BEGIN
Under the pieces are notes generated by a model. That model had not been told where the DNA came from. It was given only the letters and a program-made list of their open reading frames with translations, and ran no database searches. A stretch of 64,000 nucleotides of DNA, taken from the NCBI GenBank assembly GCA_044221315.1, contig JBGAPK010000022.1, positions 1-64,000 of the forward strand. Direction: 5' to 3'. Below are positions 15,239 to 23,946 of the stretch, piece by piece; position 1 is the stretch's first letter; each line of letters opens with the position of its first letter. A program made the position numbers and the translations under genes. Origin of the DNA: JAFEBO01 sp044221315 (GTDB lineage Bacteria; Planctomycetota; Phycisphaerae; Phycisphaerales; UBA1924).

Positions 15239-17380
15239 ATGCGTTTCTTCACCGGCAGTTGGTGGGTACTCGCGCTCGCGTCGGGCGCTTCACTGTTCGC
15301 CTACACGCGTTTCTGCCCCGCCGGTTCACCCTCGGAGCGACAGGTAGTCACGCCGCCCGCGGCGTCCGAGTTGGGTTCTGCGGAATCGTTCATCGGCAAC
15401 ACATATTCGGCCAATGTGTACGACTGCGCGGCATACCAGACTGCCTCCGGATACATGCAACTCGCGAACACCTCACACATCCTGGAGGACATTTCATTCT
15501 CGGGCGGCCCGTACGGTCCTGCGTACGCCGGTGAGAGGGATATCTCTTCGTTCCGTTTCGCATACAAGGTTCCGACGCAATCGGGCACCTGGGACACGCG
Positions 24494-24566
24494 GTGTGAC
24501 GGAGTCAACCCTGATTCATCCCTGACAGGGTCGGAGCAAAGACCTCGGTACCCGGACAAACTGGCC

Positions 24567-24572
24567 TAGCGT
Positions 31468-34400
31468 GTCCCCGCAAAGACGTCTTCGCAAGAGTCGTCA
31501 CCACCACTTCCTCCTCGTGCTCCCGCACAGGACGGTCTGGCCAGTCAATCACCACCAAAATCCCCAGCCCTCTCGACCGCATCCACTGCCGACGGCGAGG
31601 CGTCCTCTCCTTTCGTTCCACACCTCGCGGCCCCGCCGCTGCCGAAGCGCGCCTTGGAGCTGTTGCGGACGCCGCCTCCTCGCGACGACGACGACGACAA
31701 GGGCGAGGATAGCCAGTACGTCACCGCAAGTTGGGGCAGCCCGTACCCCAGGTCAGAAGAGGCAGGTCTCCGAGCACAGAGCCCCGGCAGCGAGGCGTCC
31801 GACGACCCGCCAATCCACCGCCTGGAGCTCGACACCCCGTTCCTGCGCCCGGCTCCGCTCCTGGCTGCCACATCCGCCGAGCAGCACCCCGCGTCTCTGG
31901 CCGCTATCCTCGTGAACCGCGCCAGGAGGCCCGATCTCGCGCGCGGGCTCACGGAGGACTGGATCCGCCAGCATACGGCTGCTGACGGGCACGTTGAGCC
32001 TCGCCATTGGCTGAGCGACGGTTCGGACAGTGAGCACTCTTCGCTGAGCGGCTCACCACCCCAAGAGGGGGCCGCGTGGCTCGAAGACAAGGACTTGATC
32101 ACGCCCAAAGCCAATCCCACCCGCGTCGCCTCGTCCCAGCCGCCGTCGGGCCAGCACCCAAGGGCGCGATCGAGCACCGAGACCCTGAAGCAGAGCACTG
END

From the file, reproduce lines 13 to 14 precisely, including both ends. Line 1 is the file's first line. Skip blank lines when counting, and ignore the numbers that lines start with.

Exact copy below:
31468 GTCCCCGCAAAGACGTCTTCGCAAGAGTCGTCA
31501 CCACCACTTCCTCCTCGTGCTCCCGCACAGGACGGTCTGGCCAGTCAATCACCACCAAAATCCCCAGCCCTCTCGACCGCATCCACTGCCGACGGCGAGG